Vaudeville faded from the nation's stages about 70 years ago, a victim of the new media of movies and television. Watching The Big Time: Vaudeville For The Holidays at the Adrienne, you wonder why something as much fun as vaudeville should have disappeared. This collection of original vaudeville comedy and music, fielded by 1812 Productions, is terrific entertainment. Conceived and directed by Jen Childs, 1812's co-artistic director, it's a smartly put together, exuberantly performed tribute to the vanished form.
NEWS
February 6, 1990 | By Ed Finkel, Special to The Inquirer
They are sales managers, financial consultants, doctors, lawyers and graduate students. They only moonlight as professional athletes. Players on the Philadelphia Wings indoor lacrosse team, it's safe to say, have much more in common with ordinary people than with high-salaried baseball, football and basketball stars. Like actors, comedians or rock-and-rollers that have yet to hit the big time, they hold day jobs to get by and generally aren't recognized on the street. But as they step onto the field at 2 p.m. Sunday for their third contest of the 1990 season - after winning their first two games last month in defense of the Major Indoor Lacrosse League title - the Wings, like struggling musicians, actors or comics, are hopeful of better days to come.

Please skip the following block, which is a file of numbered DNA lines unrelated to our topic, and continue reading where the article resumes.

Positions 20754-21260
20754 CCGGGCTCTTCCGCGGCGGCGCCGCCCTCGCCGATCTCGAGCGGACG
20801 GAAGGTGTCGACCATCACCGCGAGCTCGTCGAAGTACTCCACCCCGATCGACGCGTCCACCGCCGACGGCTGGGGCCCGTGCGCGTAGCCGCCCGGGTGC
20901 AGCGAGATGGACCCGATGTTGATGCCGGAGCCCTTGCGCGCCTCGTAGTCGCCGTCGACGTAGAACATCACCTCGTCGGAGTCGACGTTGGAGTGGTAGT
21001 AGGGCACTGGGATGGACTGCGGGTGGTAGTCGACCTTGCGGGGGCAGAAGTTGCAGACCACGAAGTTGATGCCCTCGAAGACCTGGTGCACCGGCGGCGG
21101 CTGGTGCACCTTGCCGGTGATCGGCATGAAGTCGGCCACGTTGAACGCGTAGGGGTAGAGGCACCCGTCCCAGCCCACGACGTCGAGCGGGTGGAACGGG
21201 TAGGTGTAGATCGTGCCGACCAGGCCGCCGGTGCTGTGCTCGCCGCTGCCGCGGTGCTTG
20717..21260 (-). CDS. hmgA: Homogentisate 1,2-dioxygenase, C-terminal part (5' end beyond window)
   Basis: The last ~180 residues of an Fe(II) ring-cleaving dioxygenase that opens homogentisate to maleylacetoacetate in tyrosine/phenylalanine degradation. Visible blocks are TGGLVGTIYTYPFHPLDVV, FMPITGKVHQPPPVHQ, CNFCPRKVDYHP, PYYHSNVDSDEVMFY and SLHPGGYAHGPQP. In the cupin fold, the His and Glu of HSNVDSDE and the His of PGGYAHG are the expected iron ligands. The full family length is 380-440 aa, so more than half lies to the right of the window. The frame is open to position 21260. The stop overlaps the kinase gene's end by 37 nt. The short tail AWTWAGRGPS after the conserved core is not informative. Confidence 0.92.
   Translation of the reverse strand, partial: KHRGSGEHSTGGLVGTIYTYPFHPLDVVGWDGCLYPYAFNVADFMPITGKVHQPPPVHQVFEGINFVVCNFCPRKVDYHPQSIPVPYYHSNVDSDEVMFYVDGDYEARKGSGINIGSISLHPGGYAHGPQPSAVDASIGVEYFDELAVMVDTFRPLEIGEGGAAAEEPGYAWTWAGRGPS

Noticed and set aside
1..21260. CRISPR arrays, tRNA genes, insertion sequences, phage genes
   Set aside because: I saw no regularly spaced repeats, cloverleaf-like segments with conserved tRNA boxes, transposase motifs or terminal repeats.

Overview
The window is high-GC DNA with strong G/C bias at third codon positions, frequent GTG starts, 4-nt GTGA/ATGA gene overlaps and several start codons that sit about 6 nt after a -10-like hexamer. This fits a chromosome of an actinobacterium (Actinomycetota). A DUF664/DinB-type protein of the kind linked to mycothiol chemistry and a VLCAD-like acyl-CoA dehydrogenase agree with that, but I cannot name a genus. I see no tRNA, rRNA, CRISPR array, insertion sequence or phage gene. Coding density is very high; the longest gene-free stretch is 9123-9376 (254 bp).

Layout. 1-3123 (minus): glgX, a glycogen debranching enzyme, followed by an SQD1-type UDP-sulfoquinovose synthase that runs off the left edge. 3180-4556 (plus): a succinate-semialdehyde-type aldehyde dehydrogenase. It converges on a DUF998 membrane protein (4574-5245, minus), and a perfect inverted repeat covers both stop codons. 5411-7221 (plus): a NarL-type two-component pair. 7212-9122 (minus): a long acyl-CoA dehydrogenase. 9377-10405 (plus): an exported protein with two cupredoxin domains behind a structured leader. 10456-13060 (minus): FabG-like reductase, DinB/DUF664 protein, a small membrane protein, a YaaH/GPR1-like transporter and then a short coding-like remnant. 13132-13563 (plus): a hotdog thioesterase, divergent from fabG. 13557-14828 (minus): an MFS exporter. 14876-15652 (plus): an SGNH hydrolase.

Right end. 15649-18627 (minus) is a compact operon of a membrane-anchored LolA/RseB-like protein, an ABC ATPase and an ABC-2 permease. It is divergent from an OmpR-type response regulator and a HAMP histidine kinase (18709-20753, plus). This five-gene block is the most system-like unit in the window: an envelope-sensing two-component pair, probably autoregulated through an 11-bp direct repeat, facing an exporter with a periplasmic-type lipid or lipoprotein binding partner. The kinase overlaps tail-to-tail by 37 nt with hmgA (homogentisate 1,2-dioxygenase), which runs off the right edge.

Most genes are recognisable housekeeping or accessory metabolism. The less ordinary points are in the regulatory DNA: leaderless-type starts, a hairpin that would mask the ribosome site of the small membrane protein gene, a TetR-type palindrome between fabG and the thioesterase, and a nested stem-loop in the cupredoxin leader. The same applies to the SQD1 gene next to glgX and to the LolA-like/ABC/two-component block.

SPORTS
July 14, 1991 | By Bob Ford, Inquirer Staff Writer
The 76ers yesterday opened their rookie and free-agent camp, the annual showcase for dream-seekers and young men almost good enough to play in the NBA. There was the usual complement of that sort - rookies not drafted and players who have toiled a season or two in the bush leagues of professional basketball. But the attention at this camp is rigidly fixed on three men who have been in the NBA and are trying to make their way back. Their paths have been blocked for a variety of reasons, but each looks to the 1991-92 season and envisions spending it in a Philadelphia 76ers uniform.
1 | 2 | 3 | 4 | 5 | Next »
ARTICLES BY DATE
ENTERTAINMENT
March 30, 2016 | By Tirdad Derakhshani, Staff Writer
Diddy to open a school Sean "Diddy" Combs doesn't seem to do anything in half-measures. When the Harlem-born hip-hop artist-producer and entrepreneur decided to give something back to his hometown, he wasn't talking about distributing a dozen free sneakers or donating a couple of computers to the local school. No, Diddy is donating an entire school. Diddy, 46, has announced that this fall, he will open the Capital Preparatory Harlem Charter School. Set to serve grades 6 and 7 in its first year, the school will expand a grade a year until it's a 6-12 school.
SPORTS
March 22, 2016 | By Joe Juliano, STAFF WRITER